Rejoinder to Rowena Reyes’ letter

12:02 AM October 19, 2016

I feel sorry for Rowena Reyes, whoever she may be (“Hypocrites opposing Marcos’ Libingan burial,” Opinion, 10/12/16). She thought that she knew enough of me, and thus passed judgment on my person.  She can delude herself for all I care, but some things she said need to be set straight.

I was conditionally released from prison in 1976. In less than a year, I got reconnected with the underground antimartial law movement through Edgar Jopson. By 1977, I had already written the daring liturgical play Pagsambang Bayan, which prompted the military intelligence to threaten to revoke my provisional liberty and required me to resume my weekly reporting at the 5th Constabulary Security Unit in Camp Crame.


Because I was always between jobs, writer-friends working at the Presidential Center for Special Studies (PCSS) recommended me to Adrian Cristobal who headed the agency. (Like Reyes, I also needed to feed my children.) Cristobal didn’t know me, but when he learned that I was a writer and a former political prisoner, he took me in. If there was one thing that he reminded me of, it was his affinity with writers; he went out of his way to help the needy. Yes, he hosted meetings of PCSS writers and the members of his old UP writers’ circle called Ravens. We discussed literature and politics. Yes, in those meetings, we consumed food and drinks like regular humans. What’s the big deal, Ms Reyes?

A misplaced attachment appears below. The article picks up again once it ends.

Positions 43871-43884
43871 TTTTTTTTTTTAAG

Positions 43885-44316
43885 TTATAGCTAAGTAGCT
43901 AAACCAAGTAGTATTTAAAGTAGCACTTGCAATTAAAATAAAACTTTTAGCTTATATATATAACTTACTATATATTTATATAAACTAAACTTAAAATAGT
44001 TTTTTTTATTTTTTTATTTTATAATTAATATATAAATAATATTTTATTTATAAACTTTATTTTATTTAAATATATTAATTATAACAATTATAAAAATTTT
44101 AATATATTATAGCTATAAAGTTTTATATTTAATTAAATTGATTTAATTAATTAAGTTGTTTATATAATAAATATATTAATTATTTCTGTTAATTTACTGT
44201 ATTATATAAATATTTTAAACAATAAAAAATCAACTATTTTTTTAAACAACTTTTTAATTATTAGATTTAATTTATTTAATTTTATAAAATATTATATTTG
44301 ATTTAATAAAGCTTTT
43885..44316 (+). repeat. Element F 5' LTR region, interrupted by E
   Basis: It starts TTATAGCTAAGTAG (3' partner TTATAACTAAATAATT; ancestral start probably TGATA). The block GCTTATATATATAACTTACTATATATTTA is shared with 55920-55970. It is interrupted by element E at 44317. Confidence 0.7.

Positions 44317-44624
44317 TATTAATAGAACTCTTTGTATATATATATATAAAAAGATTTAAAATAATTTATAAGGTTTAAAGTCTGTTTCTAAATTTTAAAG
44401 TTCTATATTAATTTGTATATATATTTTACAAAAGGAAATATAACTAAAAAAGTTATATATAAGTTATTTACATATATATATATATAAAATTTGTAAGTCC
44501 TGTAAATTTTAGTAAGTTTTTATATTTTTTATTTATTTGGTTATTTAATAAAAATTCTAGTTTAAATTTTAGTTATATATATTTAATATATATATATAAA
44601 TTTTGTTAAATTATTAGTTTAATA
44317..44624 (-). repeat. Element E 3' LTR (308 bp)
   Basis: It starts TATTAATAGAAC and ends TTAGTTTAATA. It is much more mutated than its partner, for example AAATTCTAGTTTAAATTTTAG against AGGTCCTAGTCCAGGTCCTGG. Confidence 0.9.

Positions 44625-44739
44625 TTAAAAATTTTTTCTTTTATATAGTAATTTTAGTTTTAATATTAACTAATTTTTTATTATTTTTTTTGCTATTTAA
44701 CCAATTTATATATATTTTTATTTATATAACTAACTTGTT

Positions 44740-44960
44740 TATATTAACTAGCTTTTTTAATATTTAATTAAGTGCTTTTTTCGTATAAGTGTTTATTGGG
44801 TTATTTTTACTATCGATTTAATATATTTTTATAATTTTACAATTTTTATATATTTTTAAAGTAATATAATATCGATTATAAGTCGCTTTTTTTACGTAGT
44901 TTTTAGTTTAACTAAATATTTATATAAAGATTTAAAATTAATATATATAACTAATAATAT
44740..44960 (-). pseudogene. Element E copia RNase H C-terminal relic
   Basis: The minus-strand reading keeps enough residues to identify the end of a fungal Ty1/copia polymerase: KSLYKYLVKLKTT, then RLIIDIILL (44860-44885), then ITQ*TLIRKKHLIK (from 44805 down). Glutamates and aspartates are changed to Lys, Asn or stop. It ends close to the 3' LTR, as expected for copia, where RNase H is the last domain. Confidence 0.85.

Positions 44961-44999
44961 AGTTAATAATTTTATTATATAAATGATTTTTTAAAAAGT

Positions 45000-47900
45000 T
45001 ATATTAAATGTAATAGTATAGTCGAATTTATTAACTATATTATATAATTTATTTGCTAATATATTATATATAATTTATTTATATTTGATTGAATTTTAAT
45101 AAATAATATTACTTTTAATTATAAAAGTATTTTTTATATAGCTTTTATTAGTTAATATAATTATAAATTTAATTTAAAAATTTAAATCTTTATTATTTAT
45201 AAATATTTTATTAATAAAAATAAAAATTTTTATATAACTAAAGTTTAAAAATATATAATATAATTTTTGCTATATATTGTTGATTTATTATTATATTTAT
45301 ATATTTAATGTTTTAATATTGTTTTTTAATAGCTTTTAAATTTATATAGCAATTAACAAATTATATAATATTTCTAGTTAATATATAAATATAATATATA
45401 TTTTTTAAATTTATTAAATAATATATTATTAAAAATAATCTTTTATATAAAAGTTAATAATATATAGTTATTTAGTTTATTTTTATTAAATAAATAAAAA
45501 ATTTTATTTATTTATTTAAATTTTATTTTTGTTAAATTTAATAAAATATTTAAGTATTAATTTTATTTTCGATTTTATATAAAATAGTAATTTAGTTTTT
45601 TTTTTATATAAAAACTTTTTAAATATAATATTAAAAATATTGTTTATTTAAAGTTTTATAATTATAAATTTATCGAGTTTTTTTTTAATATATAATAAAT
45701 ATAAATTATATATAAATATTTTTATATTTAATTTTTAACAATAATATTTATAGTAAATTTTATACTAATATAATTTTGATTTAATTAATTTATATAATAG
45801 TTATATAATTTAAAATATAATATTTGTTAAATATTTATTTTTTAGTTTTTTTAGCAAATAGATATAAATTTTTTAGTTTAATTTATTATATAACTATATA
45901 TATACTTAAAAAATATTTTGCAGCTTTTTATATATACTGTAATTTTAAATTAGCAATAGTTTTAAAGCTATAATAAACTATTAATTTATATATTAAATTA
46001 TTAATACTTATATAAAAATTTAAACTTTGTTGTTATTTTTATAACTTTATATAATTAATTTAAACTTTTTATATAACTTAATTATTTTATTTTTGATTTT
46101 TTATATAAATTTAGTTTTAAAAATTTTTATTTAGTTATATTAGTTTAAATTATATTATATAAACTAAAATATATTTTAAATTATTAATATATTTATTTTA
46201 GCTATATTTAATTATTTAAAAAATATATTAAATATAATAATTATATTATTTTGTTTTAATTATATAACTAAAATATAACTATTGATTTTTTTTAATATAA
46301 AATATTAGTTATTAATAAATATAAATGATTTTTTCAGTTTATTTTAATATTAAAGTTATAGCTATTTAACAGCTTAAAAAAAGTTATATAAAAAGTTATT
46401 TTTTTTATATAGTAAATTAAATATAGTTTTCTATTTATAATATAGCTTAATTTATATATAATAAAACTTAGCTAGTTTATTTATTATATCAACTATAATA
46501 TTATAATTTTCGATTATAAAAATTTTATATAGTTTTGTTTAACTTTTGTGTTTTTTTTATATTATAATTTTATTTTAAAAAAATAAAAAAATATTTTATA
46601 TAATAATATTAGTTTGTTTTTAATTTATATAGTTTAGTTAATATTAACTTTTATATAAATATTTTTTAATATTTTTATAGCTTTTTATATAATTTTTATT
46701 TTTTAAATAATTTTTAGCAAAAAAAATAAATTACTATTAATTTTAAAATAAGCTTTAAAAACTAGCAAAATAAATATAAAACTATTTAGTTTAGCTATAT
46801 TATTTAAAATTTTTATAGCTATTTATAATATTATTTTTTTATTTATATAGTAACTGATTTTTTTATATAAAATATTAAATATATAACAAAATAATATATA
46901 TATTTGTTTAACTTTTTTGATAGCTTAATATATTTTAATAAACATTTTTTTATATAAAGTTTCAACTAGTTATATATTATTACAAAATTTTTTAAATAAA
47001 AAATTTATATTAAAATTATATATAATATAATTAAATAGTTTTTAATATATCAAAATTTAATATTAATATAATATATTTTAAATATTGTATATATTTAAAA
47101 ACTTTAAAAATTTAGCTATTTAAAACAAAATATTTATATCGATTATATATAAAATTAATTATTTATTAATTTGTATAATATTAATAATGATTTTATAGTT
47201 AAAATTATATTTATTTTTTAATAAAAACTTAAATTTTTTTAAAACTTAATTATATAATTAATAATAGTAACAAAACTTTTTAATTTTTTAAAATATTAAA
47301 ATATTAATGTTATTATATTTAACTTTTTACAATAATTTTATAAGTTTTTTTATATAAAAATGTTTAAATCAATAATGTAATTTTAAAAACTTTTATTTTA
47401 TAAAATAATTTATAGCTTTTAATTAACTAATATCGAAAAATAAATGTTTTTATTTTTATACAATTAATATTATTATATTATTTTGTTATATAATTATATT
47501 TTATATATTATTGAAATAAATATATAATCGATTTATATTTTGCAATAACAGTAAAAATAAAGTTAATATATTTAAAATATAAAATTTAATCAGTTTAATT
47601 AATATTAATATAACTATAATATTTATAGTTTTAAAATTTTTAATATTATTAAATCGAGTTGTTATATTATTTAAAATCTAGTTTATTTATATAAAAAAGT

As a researcher at the PCSS, I received what all other researchers my rank got, certainly not “fat.”  No “condo unit” or “well-funded project” for me, and I challenge Reyes to prove that I got any. In fact, when PCSS formed a group to visit China, I was left behind because the military refused to give me a travel clearance. While at PCSS, I gathered political intelligence for the antimartial law underground. Of course, the so-called activist Reyes, in her naivete, was incapable of thinking about that.

I bet Reyes had not read any issue of The Review Magazine where I worked as executive editor.  Contrary to her claim, it certainly did not deodorize martial law; it was critical of it and the prevailing conditions. In her simplistic mind, the magazine could only be promartial law since it was published by Cristobal’s Philippine Education Company.  However, never for once did the man meddle in its editorial affairs.  Reyes was being unjust to the independent-minded young women and men who ran The Review.

Reyes lies when she said that I was “concealing my long-time association with (Cristobal).”  In my resumé, I include in my work experience my stints in PCSS and The Review. I got no reason to hide the facts. Three years, by the way, could hardly be called “long-time.”

By the 1980s, when the military got wind of my connection with the underground, it listed me in its order of battle. I went underground again until I was rearrested in Benguet and tortured in 1994.

Hello, Rowena B. Reyes.

BONIFACIO P. ILAGAN, [email protected]

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TAGS: Adrian Cristobal, Bonifacio P. Ilagan, martial law, Presidential Center for Special Studies
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